Twitter provides a tremendous opportunity for businesses looking to talk with and learn more about their customers and potential customers. What happens all too often, however, is companies sign up, toss a Follow Me icon on the website and wait for followers to show up. Twitter is a community of give and take. You should get to know your neighbors. Here are some pointers are running a more engaging Twitter account for your business.
Let’s start simple. Step 1 is to put a damn image in your profile. If you’re a business, your company logo makes sense or a picture of your building, product, etc. If you don’t have a profile picture most users are not going to follow you because they will assume your account isn’t very active.
Step 2 is to add a bio. A good bio that describes what you’re about and what followers can expect by engaging with you. Make it real and human and simple to understand. You can use hashtags (we suggest you limit to a maximum of two) to connect with a certain category. Whenever possible include your city and state – it’s one more way people can relate to you.
If you’re looking to pretty up your twitter account here are some steps on designing it the right way.
Follow twitter users who are relevant to things you want to know, things you want to share or maybe ideal potential customers or partners. Auto-follow back at your own risk. We don’t believe in it at Shout Out Studio. Quality over quantity is key when it comes to building your audience. You want to attract engaged and relevant followers. With auto-follow back strategies and pay for follower tactics you get a ton of spam-bots and fake accounts. There is no quick fix to building a quality following. It takes time and attention and consistent effort.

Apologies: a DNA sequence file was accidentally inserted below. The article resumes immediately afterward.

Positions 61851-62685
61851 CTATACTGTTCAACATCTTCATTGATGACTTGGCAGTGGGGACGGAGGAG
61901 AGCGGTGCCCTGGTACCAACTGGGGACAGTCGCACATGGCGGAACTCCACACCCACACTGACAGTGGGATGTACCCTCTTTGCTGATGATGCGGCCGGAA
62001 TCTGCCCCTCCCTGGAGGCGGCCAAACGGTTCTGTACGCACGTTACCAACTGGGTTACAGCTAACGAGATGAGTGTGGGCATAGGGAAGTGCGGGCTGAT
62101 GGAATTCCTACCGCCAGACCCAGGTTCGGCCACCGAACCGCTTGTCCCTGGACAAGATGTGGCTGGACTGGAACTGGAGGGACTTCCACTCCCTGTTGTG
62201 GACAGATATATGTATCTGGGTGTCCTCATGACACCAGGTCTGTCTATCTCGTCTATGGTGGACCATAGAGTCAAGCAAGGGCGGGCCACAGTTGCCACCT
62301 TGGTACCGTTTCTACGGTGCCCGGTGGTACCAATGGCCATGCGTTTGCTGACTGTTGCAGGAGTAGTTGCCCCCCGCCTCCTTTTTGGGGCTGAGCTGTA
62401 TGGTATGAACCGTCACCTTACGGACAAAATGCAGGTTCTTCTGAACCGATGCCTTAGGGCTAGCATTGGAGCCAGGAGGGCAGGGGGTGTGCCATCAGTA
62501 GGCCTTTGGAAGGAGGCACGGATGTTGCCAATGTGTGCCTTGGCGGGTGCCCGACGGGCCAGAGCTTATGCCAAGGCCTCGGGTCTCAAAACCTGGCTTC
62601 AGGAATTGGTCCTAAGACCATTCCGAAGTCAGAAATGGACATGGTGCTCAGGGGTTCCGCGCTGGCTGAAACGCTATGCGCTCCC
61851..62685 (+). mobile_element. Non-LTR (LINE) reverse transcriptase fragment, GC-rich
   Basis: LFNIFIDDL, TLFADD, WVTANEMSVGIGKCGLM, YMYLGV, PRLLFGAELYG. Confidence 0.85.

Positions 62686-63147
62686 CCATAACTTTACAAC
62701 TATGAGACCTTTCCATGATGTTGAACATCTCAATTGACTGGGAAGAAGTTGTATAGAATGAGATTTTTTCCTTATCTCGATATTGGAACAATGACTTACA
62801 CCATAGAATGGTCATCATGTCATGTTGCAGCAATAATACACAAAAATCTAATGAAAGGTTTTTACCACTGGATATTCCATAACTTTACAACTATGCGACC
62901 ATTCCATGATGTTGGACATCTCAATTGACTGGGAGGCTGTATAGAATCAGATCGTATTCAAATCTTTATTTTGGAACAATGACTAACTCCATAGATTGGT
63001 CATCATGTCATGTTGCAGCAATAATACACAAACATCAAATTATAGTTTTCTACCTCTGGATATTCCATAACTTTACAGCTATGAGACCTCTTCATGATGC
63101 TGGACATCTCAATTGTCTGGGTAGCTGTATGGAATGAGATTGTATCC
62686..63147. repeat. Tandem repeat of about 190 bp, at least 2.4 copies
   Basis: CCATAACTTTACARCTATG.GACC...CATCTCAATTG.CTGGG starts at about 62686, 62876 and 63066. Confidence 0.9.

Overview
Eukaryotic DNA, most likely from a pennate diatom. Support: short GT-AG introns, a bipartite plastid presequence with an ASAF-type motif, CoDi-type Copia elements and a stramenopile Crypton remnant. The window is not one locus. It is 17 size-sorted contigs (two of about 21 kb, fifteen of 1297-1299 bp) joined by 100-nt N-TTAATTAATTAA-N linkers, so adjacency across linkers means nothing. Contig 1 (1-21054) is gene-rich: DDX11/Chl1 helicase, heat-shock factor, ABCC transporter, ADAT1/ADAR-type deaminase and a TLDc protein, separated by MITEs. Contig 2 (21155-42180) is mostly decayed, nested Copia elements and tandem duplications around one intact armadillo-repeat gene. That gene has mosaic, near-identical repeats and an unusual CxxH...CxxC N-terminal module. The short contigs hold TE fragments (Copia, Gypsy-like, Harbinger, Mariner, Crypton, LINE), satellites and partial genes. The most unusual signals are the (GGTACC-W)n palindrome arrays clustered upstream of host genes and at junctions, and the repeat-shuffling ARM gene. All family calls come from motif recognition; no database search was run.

As you build a quality following/followers group listen to what folks are talking about and how they’re talking about it. What hashtags are they using to segment the discussions? What information are they sharing? Take interest in what they’re interested in and consider how you may be able to contribute.
Take all that good, good listening you are doing and then say something. It shouldn’t feel forced though. You should be using a voice that represents your brand. Have a sense of humor, or don’t. Be yourself. If someone on Twitter is asking for advice on a subject that you’re well-versed in feel free to answer and try to help. You can ask questions too. Looking for recommendations on a certain app? Ask your twitter friends. People are usually eager to provide info.
Just like you were taught when you were a kid, sharing builds relationships. Tons of Twitter users search feeds every day for the great info that may help them in some facet of their lives. Some look for entertainment. Some are news junkies.
If you have a blog then you instantly have content to share on Twitter. But you can’t talk about yourself all the time and you can’t spend all your time telling people how cute their doggie twit pics are. Seeking out and sharing (curating) great web content can be valuable to your followers. Focus part of your tweets on a couple topics of interest so folks know what they’re getting when they follow you. It can be, but doesn’t have to be related to your line of work. You’ll find that Shout Out shares a lot of great marketing centered articles but we also promote happenings in our cities like new restaurant openings, volunteer opportunities, and fundraisers.
The point is Twitter is not a place for you to sell yourself 24-7. Avoid Social Media Sales Grenades. One could even apply the 80-20 rule – 80% of your Twitter activity you are interacting with others and sharing others’ content and 20% of the time you get to talk about yourself.
Now you may be thinking that this whole more engaged Twitter is going to take more of your time. That may be true. Fortunately, there are some great free and inexpensive tools to help you out and save you a ton of time. We’ll cover those in part two.
These are basics. For more details and insights on how to use Twitter for your business check out these swell resources:
Photo credit: Striatic